Burned-out bankers have a simple solution to their woes: find another job. That’s according to Howard Lutnick, the chief executive officer of Cantor Fitzgerald.
“These are hard jobs,” Lutnick told Bloomberg on 8 July. “Young bankers who decide they’re working too hard — choose another living is my view.”
Late nights and weekends should be expected given the demands clients place on bankers to get deals completed to tight deadlines, Lutnick said, comparing banking to medicine in terms of the work needed at an early stage to become successful.
“There is a path to becoming an investment banker that requires an enormous amount of work,” he said. “You should know that going in,” said Lutnick, who runs the banking group along with its president Anshu Jain.
Lutnick’s comments come as a fierce debate rages in banking over work-life balance. Long hours and intense demands from management have led to a string of complaints from distressed junior staffers, the most eye-catching of which came in a presentation from first-year Goldman Sachs analysts that raised concerns over their physical and mental health.
While the likes of Citigroup’s Jane Fraser have stepped up calls for more flexibility and a focus on wellbeing, the banking community is still far from united in its desire to take the foot off the pedal.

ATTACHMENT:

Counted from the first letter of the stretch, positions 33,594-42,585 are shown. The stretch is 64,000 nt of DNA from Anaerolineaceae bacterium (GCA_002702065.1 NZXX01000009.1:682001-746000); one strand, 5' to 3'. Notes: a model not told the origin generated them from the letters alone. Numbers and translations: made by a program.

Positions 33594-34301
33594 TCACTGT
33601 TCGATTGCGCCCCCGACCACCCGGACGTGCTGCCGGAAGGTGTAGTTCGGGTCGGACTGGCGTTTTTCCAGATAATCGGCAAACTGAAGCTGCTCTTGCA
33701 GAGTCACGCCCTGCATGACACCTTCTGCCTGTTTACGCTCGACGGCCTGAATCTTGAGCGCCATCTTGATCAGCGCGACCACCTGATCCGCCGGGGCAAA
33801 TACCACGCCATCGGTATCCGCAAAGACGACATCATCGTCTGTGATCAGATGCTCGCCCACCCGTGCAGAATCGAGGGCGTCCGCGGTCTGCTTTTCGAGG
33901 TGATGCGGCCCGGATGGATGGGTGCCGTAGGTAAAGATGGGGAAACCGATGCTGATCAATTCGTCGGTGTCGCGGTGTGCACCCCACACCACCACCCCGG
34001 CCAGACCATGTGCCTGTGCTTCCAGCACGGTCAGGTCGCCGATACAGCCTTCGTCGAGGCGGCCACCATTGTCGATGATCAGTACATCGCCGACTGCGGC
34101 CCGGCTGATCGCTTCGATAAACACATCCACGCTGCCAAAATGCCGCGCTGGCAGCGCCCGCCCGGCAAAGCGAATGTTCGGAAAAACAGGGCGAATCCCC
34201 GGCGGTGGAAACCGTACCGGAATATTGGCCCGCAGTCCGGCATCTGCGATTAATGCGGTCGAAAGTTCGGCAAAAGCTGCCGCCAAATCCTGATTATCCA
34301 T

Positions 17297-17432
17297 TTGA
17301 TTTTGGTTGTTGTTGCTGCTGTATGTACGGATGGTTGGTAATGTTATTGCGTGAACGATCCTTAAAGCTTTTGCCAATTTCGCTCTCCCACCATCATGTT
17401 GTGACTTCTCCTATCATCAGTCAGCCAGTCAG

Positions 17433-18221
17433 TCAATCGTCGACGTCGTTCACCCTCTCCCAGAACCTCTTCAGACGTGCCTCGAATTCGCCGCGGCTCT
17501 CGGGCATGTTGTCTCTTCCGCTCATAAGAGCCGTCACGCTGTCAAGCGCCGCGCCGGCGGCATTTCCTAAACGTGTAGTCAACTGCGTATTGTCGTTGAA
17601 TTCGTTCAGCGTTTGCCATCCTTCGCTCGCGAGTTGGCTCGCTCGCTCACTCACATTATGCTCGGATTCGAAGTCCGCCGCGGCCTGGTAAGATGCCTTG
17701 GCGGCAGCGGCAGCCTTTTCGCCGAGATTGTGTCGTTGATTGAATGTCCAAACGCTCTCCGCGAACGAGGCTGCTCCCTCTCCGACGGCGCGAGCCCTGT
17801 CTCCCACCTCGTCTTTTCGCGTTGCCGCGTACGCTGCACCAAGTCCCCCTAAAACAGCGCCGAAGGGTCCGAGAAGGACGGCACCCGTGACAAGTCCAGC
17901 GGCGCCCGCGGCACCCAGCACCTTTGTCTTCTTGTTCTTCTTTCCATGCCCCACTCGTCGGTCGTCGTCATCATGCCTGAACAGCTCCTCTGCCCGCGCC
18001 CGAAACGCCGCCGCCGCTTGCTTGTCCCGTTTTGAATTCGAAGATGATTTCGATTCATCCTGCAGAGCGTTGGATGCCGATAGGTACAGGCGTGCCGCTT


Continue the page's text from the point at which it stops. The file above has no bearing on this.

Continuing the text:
The bosses of Goldman Sachs, Morgan Stanley and JPMorgan have all sounded bullish notes about requiring staff to be back in the office at the earliest opportunity.
A drive to get employees, particularly key staff, returning to work in person is one that Lutnick shares.
While some technical, compliance and legal roles may have more flexibility, “front-office people are going to be working from the office,” he said.
A spokesperson told Bloomberg that any front-office staff not back in the office yet have been given a 1 June deadline to do so.
Jain has earned a reputation for running a tight ship during his time in the City. Around the outbreak of the pandemic, FN reported that the former co-chief executive of Deutsche Bank was looking to slash some 40 staff across London corporate broking, equity research and sales roles, with hundreds of positions reported to be at risk globally.
While other Wall Street titans pledged to keep headcount steady, Cantor also told incoming junior bankers last year that their start date would be delayed until 2021 due to the pandemic.
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